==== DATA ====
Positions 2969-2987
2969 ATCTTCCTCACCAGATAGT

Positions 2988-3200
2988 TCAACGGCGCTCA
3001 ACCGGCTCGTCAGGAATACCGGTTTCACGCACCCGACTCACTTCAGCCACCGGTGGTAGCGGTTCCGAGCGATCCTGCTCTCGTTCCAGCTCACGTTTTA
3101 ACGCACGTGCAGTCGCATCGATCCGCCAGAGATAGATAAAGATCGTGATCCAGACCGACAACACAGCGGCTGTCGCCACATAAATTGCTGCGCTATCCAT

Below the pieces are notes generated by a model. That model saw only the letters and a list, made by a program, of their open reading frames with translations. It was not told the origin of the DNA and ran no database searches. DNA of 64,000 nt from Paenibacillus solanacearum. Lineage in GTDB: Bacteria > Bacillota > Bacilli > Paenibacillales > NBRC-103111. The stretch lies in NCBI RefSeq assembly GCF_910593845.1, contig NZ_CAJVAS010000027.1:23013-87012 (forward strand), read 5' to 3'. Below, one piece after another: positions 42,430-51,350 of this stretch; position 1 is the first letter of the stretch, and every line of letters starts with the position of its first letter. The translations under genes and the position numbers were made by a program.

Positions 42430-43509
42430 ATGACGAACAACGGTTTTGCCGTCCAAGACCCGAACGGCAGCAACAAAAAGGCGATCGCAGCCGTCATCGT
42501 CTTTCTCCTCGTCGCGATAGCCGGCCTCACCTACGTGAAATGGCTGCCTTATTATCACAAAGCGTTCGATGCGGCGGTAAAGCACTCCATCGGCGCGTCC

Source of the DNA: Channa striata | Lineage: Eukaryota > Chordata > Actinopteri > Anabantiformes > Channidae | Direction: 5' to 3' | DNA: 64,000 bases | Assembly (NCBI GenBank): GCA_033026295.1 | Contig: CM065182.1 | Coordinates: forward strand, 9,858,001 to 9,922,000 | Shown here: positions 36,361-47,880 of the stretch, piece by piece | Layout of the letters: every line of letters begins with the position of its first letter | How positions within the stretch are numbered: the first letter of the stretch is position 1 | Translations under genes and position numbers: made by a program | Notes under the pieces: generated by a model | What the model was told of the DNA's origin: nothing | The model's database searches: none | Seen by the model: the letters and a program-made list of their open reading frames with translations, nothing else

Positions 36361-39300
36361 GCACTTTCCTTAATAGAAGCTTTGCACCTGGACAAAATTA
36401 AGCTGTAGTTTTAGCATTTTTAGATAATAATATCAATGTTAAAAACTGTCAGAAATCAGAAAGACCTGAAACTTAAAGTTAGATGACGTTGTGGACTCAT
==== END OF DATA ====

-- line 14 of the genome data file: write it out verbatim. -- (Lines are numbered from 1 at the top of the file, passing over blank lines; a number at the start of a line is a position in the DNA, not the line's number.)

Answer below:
36401 AGCTGTAGTTTTAGCATTTTTAGATAATAATATCAATGTTAAAAACTGTCAGAAATCAGAAAGACCTGAAACTTAAAGTTAGATGACGTTGTGGACTCAT